Carl Heastie poised to become NY state's first African American Assembly speaker
The New York State Assembly is poised to elect Bronx Assemblyman Carl Heastie as the next speaker, as Sheldon Silver resigned in disgrace over serious corruption charges. Meanwhile, Gov. Andrew Cuomo is threatening to hold up the state budget if lawmakers don’t agree to a number of key reforms.
Assembly Majority Joe Morelle confirms that Democrats, meeting behind closed doors, have decided unanimously that Bronx Assemblyman Carl Heastie will be the next speaker.
Originally, the Assembly was to hold the vote on February 10 and give several candidates a chance to make their case publicly. But Morelle, who was briefly a candidate for speaker himself, says it’s okay to move more quickly, now that everyone is in agreement over who the next speaker should be.
“Mr. Heastie has achieved consensus,” said Morelle, who said members are eager to get back to work on the state budget and other important issues.
Morelle says he’s not concerned about negative news stories criticizing the Assembly for acting in secrecy and haste to elect a new leader after the arrest of Sheldon Silver on corruption charges.
“I don’t think it’s given us a black eye,” said Morelle.
Some Assembly Democrats were uneasy over the quick transition, including Deborah Glick, of Manhattan.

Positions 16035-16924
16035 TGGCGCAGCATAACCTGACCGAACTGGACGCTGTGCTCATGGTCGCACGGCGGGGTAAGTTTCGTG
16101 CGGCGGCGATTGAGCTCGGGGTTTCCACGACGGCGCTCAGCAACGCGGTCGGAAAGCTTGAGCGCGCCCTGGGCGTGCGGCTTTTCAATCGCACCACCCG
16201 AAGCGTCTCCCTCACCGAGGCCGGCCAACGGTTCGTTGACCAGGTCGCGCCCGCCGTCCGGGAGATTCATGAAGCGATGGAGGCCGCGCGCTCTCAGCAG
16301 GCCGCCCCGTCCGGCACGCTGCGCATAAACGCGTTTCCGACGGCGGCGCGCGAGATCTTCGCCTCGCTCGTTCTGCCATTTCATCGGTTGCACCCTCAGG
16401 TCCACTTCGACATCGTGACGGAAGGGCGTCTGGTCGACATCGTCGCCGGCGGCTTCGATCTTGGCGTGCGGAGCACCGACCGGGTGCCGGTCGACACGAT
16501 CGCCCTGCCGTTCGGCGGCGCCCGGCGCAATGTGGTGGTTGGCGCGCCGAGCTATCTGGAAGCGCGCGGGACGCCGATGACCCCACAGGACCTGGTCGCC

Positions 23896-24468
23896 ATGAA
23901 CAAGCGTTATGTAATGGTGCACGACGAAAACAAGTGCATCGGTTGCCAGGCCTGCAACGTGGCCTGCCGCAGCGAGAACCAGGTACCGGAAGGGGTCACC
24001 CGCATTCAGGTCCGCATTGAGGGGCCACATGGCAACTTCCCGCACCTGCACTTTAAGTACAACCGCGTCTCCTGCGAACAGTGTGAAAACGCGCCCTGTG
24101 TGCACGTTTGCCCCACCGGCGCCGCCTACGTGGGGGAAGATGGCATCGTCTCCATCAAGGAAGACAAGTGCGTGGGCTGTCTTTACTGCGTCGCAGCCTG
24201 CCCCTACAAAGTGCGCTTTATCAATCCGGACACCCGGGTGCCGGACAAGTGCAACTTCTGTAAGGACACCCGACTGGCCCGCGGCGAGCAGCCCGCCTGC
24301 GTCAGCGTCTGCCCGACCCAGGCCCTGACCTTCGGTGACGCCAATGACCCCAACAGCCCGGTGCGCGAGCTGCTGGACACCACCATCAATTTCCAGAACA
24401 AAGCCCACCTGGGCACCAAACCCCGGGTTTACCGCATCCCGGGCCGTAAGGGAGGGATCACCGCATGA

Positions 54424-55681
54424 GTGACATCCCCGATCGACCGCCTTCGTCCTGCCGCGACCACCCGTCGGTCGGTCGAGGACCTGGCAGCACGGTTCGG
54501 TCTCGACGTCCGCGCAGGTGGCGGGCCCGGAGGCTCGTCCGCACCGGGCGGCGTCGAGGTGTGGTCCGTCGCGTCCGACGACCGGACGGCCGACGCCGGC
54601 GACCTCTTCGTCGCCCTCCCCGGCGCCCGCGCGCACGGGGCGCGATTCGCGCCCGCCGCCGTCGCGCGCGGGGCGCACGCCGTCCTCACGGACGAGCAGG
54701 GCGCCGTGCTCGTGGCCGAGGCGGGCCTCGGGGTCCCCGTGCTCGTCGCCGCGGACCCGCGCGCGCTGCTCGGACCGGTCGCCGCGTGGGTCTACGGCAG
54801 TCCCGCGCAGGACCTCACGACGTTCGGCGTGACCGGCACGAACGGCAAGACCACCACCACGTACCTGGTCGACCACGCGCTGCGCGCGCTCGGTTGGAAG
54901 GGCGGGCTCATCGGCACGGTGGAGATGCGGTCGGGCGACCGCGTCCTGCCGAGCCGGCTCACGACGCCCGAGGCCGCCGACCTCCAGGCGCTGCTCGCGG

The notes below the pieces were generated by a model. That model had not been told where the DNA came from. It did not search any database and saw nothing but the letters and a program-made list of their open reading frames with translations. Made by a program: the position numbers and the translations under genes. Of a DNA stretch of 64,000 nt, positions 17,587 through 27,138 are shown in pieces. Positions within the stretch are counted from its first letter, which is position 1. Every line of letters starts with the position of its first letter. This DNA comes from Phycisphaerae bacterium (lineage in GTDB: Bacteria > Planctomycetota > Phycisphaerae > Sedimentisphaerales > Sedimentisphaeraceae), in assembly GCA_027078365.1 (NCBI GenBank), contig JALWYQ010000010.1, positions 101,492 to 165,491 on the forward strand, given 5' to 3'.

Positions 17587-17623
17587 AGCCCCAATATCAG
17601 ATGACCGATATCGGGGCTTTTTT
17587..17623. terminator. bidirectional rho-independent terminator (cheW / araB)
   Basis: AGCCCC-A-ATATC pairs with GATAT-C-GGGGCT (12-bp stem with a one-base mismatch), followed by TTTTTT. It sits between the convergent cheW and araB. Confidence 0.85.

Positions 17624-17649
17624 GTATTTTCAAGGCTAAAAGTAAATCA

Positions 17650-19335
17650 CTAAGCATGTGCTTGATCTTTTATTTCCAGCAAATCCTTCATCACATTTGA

“My only concern is that we are rushing a process that we had agreed to,” said Glick.
Heastie, known to be camera shy, did not speak publicly but said in a statement that he is “humbled by the outpouring of support,” and is looking forward to the vote.
His remaining opponent in the race, Assemblywoman Cathy Nolan, dropped out Monday, saying she would vote for Heastie and that she considers the election of the state’s first African American Assembly speaker “historic."
“I have no in shame saying I would have liked to have seen my own name in that,” Nolan said. “But I think I made a little history for women just to be considered ”.
Cuomo weighed in on the corruption scandal in the Assembly, calling for reform and raising the stakes for lawmakers. Cuomo, in a speech at NYU Law School, proposed a five-point plan, including public financing of campaigns, full and complete disclosure of lawmaker’s outside income, and more transparent expense payments. And Cuomo says he’s putting his proposals in the budget, and won’t agree to a spending plan without them.
“I will not sign a budget that does not have an ethics plan as outlined in my proposal that addresses the current problems in the system,” said Cuomo.
The governor says he needs to “look every New Yorker in the eye” and tell them there are deterrents and punishments for corruption in place.
Heastie also offered a number of reforms that he says will happen if he becomes speaker. In a statement, he promised to personally forego all outside income, and will require others to comply with a monetary cap on other jobs they hold, and to more fully disclose their employers. Heastie says he’d also reform the per diem system, which pays lawmakers a daily allowance for their time at the Capitol. Heastie has the fourth highest per diem claims in the 150-member Assembly.